8 Where to eat the pasticciotto
In Lecce, people quarrel about the best pasticciotto in town. The pasticciotto is a small tart filled with custard. We tried both places. One of them was way better than the other, so I decided to recommend only that one: Pasticceria Natale. Close to piazza Sant’Oronzo, it is absolutely worth a visit. I only tried the pasticciotto, but locals told me the gelato and the other products are super, too.
9 Where to eat a panino
If you’re in a hurry, you can stop at Come Vuoi Pane e Condimenti, in piazza Sant’Oronzo. It is a small shop, with only 4 stools inside, and a couple of tables al fresco. You choose the type of baguette and the fillings as you please. The name in fact Come vuoi means as you like. I had a Briseide panino with mortadella and pistacchio pesto and stracciatella (the tender part of the burrata mozzarella). Matteo sampled one or two bites of mine and was very sad of his choice compared to mine. 😀
As for dinner, we went to a local, simple place called Vecchia Osteria da Totu. I’m not sure if recommend it to you or not. The food was not bad, but… “no big deal”.
10 Where to sleep in Lecce: Palazzo Belsanti
Matteo and I stayed for the night at Palazzo Belsanti, a lovely B&B, located in a 19th century palace with a pale blue door. We were offered this stay but they asked me nothing in exchange. I decided to insert the B&B in the post dedicated to Lecce, cause I found it a nice place to stay.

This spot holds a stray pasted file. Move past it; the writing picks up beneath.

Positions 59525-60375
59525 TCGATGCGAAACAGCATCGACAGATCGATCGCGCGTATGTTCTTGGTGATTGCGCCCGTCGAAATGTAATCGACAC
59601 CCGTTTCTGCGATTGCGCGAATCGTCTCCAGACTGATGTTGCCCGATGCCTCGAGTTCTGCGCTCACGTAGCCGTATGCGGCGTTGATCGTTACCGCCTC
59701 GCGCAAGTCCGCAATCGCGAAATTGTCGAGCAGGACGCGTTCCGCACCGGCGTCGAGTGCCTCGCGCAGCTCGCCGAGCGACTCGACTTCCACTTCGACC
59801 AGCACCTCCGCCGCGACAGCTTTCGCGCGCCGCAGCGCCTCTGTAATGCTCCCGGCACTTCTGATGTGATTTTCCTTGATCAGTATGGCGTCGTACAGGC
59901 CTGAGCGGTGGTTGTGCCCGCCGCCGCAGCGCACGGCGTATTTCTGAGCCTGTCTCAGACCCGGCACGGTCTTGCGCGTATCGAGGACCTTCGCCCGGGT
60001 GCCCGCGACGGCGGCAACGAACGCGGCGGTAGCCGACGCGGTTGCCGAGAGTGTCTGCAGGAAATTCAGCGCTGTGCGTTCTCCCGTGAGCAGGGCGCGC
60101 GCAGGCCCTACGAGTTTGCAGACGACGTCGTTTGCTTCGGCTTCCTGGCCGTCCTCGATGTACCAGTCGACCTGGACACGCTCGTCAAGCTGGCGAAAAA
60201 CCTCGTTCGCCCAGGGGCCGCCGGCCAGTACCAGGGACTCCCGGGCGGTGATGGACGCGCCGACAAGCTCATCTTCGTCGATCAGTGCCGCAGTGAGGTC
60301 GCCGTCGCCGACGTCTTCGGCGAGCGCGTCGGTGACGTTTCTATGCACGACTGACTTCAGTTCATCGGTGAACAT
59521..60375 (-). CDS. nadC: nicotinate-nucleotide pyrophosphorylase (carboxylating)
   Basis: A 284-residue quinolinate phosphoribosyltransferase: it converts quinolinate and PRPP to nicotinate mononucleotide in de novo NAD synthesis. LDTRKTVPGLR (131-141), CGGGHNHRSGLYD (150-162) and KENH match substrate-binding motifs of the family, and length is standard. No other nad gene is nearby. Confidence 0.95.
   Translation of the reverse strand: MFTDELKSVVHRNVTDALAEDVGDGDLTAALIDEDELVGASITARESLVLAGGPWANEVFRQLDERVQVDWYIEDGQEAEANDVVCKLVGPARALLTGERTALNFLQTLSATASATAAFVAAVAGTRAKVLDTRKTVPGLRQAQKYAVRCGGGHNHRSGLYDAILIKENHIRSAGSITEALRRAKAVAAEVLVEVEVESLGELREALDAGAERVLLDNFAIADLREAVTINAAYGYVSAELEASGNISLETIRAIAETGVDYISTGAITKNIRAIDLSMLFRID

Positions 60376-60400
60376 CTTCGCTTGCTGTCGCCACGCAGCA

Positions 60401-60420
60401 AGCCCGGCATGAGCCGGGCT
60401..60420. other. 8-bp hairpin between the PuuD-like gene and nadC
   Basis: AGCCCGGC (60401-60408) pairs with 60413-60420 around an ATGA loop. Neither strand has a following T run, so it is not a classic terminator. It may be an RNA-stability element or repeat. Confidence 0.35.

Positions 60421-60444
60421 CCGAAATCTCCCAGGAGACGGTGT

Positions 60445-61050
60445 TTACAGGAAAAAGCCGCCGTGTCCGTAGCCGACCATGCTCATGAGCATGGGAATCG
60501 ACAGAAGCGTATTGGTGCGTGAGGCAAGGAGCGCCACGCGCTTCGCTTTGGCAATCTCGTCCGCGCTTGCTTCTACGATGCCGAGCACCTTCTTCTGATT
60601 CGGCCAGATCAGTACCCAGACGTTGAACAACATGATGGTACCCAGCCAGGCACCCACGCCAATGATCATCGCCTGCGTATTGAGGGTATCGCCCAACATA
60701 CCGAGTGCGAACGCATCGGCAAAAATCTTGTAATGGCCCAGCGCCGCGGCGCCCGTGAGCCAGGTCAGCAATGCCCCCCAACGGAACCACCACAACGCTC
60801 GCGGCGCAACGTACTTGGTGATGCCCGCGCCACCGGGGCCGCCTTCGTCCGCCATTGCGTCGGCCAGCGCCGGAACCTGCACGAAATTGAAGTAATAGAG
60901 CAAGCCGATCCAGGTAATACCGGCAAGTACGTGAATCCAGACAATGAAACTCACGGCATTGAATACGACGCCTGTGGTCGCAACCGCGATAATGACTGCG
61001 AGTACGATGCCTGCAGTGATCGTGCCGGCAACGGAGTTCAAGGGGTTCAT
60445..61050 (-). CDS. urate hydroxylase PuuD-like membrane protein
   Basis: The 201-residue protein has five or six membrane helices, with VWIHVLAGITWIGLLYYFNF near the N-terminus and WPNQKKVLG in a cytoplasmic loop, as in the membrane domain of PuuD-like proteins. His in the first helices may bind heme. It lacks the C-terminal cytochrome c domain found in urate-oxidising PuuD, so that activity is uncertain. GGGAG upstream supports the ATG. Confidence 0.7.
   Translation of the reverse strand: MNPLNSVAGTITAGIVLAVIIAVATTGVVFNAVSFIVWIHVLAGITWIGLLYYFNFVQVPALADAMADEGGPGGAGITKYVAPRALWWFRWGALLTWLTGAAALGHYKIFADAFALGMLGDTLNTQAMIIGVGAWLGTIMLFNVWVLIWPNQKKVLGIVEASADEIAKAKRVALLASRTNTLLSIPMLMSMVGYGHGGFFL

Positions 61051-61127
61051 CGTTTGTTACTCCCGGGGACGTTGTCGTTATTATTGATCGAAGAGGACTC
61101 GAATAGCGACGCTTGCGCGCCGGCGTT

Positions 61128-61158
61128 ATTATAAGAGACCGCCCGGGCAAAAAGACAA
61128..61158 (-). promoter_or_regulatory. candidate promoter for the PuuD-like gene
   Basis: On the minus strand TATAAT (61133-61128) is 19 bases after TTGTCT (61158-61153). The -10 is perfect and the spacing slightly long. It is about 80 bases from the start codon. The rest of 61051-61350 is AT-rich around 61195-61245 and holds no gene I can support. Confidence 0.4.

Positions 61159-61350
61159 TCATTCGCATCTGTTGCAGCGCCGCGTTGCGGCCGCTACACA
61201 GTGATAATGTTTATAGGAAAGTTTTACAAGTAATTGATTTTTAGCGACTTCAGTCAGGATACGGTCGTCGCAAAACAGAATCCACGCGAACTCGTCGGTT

Palazzo Belsanti is at a stone’s throw from the city center, 5 minutes by foot both from Porta Rudiae and Porta Napoli. Our room was very classy, quiet and comfortable. The wifi worked well.
Alessandra and Andrea, the young managers, were very welcoming and accommodating. They helped us to find a parking space just behind the palazzo and arranged a taxi for us. I know that they also arrange tours and tastings in collaboration with local entreprises.
You’ll be pleased to know that they embraced a eco-sustainable philosophy. Toiletries are organic. Bed linen are handmade with natural fibers by a Salento artisan. Breakfast food is local.
About breakfast, it is a total plus of the place. It is served on the rooftop terrace, overlooking the Cathedral bell tower. Food was amazing.
If you need to stay in Lecce, I would recommend this B&B.
What about you? Have you ever been to Lecce? Would you add something to my Top 10 things to do in Lecce list?[print-me]